Quoting the man pages, it provides means by which a trace program may observe and control the execution of another process, even changing the tracee’s memory and registers.

So, given that we know exactly what syscall brings us the trouble (puts locks), we can get in the way of the syscall invocations for a given process, change it and then mess with it such that the tracee (mysqld in our case) thinks that it doesn’t have enough disk quotas (free locks).

Given that strace (the tool) makes use of ptrace and that it allows us to temper syscalls, we can make use of it to emulate a disk quota issue (after n fctnl calls trying to lock, fail with ENOLCK (“Too many segment locks open, lock table is full, or a remote locking protocol failed”).

# Run `strace` targetting the process at pid $PID
# as well as it's children.
# Inject an FCNTL error in case the syscall has been
# executes more than 25 times.
strace \
        -p $PID \
        -f \
        -e fault=fcntl:error=ENOLCK:when=25+

Running the script above (the one that creates 30 tables) runs, we can see the InnoDB logs:

mysqld: ready for connections.
Version: '5.7.21'  socket: '/var/run/mysqld/mysqld.sock'  
                   port: 3306  MySQL Community Server (GPL)
[ERROR] InnoDB: Unable to lock ./testdb/mytable22.ibd error: 37
[ERROR] InnoDB: Operating system error number 37 in a file operation.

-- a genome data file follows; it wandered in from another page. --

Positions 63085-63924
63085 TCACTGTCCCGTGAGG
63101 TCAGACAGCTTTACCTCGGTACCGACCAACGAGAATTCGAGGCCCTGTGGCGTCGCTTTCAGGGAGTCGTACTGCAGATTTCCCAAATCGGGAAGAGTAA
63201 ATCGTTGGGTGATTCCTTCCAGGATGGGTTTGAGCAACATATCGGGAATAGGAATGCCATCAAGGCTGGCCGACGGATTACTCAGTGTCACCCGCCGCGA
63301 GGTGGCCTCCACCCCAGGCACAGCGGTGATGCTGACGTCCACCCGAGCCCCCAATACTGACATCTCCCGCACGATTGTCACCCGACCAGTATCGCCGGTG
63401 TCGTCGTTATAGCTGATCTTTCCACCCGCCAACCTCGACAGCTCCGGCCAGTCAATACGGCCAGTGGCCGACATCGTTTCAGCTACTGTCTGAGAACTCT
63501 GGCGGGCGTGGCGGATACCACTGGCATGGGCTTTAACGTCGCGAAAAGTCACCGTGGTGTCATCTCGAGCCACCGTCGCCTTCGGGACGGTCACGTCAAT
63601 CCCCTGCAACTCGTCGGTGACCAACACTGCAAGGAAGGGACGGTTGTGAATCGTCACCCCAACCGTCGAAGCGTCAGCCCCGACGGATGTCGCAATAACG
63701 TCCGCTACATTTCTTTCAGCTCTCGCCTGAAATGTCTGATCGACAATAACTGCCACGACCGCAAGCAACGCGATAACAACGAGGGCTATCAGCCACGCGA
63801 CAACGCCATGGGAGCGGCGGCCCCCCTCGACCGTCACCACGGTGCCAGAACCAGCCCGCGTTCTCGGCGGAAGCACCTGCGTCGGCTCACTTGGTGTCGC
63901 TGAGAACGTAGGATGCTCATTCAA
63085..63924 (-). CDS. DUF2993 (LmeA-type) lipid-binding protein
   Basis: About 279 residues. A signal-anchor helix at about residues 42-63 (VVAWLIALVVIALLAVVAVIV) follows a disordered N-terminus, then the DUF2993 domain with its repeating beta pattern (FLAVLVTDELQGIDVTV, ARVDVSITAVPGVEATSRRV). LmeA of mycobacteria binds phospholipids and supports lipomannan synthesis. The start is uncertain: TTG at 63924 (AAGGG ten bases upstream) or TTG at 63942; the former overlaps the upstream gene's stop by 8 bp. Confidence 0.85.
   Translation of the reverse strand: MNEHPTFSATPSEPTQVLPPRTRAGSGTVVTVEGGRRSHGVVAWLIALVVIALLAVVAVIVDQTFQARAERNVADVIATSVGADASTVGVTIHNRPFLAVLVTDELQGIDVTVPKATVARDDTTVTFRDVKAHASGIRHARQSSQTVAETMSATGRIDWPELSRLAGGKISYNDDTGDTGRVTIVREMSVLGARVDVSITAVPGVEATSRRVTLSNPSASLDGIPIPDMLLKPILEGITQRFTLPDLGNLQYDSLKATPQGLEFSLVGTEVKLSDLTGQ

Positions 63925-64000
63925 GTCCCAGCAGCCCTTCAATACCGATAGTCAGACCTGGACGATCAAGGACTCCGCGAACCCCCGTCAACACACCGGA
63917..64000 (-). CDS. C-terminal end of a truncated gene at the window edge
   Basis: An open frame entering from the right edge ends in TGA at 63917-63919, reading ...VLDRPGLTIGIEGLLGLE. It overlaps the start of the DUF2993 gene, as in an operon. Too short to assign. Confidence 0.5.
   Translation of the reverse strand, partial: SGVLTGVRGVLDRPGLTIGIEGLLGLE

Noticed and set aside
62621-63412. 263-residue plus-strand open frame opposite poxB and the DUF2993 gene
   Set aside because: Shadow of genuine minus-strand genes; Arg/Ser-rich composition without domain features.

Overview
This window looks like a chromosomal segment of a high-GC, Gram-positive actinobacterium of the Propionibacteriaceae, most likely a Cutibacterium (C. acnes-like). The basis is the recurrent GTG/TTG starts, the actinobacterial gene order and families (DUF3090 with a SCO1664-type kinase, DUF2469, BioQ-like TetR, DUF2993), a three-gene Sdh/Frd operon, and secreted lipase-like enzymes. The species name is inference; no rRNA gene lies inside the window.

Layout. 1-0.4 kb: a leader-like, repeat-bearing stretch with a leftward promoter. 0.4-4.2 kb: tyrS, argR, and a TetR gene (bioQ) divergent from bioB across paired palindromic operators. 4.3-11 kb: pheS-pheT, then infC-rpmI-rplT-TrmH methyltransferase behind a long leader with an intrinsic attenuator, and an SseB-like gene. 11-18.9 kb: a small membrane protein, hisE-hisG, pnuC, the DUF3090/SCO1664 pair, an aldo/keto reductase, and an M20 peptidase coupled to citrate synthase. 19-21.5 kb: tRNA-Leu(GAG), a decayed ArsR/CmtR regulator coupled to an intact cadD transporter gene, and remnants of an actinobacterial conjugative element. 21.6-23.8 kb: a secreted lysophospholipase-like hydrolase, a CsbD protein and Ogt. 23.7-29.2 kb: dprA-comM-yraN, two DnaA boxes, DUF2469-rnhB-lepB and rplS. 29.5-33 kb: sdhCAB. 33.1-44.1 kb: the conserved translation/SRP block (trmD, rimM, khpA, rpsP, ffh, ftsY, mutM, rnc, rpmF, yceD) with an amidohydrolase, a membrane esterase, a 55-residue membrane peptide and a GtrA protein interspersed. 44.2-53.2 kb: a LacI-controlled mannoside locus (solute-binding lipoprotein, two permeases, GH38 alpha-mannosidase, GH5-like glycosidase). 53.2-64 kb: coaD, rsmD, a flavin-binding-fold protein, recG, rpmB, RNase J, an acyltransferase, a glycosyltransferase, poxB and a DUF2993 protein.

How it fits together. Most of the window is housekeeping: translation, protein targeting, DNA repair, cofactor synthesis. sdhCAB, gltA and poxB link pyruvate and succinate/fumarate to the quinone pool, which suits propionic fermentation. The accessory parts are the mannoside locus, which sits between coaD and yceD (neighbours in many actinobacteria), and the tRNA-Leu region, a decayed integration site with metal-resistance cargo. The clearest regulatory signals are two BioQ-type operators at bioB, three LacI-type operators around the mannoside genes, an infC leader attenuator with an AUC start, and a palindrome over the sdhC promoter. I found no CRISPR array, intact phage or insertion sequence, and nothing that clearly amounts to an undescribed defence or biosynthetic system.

\/ \/ \/ \/
[ERROR] InnoDB: Error number 37 means 'No locks available'
                                        /\ /\ /\ /\

[ERROR] InnoDB: Cannot create file './testdb/mytable22.ibd'

Cool, we failed the table creation process!

Now it’s time to do it on AWS.

Terraforming a test scenario in AWS

The scenario is simple: single machine and an EFS mount in the same AZ (Availability Zone).

To provision that I made use of Terraform such that I can make it very declarative and reproducible.

I structured it like the following:

├── main.tf             # data retrieval and output
├── efs.tf              # provisiong the filesystem and a mount target
│                       # in the specific AZ that our instance is in
├── instance.tf         # creates an instance in the region and AZ we want
├── keys.tf             # provisions the key in the region
├── keys                # dumb keys for this one-off experiment
│   ├── key.rsa
│   └── key.rsa.pub
└── terraform.tfstate   # state

1 directory, 7 files

If you’re curious about the whole Terraform files, check them out at cirocosta/efs-locks-sample, but I wanted to highlight efs.tf.

Whenever you create an EFS filesystem you created it by region (note that not all regions support it - I think it’s something like only 5) and then within that region, you create mount points that the EFS attach to within subnets you already provisioned.

For instance, say you’re in us-east-1 and have subnets on us-east-1a and us-east-1b. You create two mount points, and then your instances in those two availability zones can connect to it.

In Terraform terms that would mean that you’d have a list of subnets and availability zones that you want your EFS mounts in and then you’de iterate over them (using count) to create the mount points.